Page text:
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Nordic FAQ - 7 of 7 - SWEDEN
Section - 7.4 Main tourist attractions

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Top Document: Nordic FAQ - 7 of 7 - SWEDEN
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  7.4.1 Stockholm area
  
   Stockholm was originally established (c. 1250) by Birger Jarl as a
   defense outpost against the Baltic pirates on one of the channel
   islands that now make up Old Town. The city gained importance during
   the late Middle Ages as an exporter of metals, timber, and furs from
   its hinterland, but was still second after Uppsala in importance.
   Following the Stockholm Bloodbath and the subsequent overthrow of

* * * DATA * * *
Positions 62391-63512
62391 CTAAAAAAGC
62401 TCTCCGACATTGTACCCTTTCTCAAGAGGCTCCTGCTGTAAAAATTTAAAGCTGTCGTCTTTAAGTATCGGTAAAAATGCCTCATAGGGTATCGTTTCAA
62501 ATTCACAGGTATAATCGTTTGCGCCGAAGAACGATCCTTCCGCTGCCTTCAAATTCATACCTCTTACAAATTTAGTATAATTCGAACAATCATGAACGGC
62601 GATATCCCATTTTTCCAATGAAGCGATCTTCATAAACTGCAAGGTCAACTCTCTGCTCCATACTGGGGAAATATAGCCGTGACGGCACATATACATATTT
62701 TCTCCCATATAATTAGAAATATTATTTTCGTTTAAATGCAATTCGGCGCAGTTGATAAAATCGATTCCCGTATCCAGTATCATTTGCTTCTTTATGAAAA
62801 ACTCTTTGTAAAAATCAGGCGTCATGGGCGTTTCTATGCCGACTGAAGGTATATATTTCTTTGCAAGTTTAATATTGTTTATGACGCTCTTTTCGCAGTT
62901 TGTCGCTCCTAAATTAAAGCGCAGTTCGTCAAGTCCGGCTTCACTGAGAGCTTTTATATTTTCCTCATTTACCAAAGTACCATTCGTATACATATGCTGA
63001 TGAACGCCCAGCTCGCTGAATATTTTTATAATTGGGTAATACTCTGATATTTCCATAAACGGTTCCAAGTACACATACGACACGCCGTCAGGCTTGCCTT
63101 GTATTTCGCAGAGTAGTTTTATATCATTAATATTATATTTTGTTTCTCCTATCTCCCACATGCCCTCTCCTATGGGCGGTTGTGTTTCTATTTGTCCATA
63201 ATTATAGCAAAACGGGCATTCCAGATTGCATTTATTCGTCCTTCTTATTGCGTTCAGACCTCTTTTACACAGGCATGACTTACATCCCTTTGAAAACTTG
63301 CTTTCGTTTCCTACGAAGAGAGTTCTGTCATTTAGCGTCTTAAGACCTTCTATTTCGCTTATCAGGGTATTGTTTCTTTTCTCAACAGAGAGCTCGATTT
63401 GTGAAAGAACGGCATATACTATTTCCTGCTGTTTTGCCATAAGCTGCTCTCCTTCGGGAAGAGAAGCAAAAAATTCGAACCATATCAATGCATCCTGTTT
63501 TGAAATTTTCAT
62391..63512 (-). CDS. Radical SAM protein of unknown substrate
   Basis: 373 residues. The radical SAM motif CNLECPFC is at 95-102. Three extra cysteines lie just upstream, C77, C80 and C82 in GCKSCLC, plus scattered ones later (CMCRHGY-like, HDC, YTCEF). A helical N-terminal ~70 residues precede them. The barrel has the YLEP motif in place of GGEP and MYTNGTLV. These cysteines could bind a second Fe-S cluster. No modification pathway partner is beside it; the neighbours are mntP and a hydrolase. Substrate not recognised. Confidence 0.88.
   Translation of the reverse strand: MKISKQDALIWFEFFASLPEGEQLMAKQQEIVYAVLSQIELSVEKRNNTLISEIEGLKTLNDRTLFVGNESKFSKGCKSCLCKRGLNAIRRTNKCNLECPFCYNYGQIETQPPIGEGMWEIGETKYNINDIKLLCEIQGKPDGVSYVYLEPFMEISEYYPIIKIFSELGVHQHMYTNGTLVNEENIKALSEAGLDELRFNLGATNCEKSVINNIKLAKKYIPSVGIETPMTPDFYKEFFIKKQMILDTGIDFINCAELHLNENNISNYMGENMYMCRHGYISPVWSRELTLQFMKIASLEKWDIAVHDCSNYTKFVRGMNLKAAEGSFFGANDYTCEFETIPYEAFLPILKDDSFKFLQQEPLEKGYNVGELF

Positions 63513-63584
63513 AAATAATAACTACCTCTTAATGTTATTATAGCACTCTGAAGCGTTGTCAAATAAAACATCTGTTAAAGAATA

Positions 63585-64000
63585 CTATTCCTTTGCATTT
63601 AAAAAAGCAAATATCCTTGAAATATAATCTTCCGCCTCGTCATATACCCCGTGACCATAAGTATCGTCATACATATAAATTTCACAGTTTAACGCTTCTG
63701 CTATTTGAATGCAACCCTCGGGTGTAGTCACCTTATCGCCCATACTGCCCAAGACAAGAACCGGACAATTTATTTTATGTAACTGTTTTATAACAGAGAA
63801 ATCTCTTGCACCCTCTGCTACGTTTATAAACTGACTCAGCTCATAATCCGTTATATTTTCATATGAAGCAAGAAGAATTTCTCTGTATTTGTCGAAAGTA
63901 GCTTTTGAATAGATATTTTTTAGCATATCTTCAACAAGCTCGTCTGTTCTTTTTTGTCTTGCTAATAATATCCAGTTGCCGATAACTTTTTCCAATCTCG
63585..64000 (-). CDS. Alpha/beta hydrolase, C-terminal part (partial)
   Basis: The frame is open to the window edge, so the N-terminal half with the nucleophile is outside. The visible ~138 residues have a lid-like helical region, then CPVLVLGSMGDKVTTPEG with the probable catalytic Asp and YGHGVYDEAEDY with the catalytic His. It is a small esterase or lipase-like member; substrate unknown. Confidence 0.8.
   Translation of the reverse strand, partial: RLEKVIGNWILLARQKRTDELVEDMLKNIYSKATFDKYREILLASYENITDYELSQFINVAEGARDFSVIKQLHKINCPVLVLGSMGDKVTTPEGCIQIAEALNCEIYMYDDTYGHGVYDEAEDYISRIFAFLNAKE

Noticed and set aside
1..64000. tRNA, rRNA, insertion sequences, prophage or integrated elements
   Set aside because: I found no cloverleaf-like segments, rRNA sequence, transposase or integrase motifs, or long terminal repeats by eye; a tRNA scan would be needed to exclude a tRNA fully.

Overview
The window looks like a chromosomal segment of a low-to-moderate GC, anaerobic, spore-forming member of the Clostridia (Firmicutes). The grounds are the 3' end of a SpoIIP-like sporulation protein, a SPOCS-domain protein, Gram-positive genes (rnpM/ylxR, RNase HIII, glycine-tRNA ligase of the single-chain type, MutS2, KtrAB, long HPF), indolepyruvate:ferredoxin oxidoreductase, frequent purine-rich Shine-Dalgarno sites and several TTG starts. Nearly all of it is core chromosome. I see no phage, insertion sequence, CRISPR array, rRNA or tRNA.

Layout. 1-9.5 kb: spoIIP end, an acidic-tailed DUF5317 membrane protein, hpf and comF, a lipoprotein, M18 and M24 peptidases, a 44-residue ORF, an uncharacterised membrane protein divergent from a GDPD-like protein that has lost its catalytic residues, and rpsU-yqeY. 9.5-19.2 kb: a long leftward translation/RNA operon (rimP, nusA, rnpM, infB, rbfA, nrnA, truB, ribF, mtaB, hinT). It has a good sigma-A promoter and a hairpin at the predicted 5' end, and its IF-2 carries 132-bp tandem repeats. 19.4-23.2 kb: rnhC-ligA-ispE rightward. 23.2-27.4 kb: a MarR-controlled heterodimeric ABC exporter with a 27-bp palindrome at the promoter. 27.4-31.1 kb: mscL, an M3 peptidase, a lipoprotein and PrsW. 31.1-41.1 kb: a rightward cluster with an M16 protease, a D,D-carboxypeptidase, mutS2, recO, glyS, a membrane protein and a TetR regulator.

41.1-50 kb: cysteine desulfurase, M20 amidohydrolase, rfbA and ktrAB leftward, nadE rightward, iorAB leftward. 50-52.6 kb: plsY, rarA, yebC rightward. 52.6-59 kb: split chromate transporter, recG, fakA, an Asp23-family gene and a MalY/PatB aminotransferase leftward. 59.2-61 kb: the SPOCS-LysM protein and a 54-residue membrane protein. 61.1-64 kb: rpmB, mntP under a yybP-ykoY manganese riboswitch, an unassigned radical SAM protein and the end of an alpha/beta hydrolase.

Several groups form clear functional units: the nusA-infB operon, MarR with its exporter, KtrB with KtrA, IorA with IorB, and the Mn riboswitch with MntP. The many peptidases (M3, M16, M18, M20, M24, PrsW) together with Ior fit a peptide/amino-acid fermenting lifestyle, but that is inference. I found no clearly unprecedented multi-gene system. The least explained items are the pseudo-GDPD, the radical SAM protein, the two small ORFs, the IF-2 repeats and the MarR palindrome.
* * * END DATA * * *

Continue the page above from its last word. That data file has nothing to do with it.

Danish rule in 1523, Stockholm became the center of the new Swedish
   kingdom. Under Gustav II Adolf (ruled 1611-32) Sweden became a major
   European power. His daughter and successor Christina (ruled 1632-54)
   established Stockholm as an intellectual and cultural center.
   
   Stockholm is sometimes known as the Venice of the North. It is the
   cultural, educational, and industrial center of Sweden. The heart of
   the city is built on 13 small islands at the junction where Lake
   Mälaren joins the Baltic Sea. Remnants of medieval Stockholm survive
   on three small islands known as Gamla Stan (the Old Town). They are
   Stadsholmen (The City Island) , Riddarholmen (Knight Island), and
   Helgeandsholmen (The Island of the Holy Spirit). The islands are
   closely connected and form the "Staden mellan broarna", or "city
   between the bridges".
   
   Stadsholmen has old gabled houses and narrow streets not found in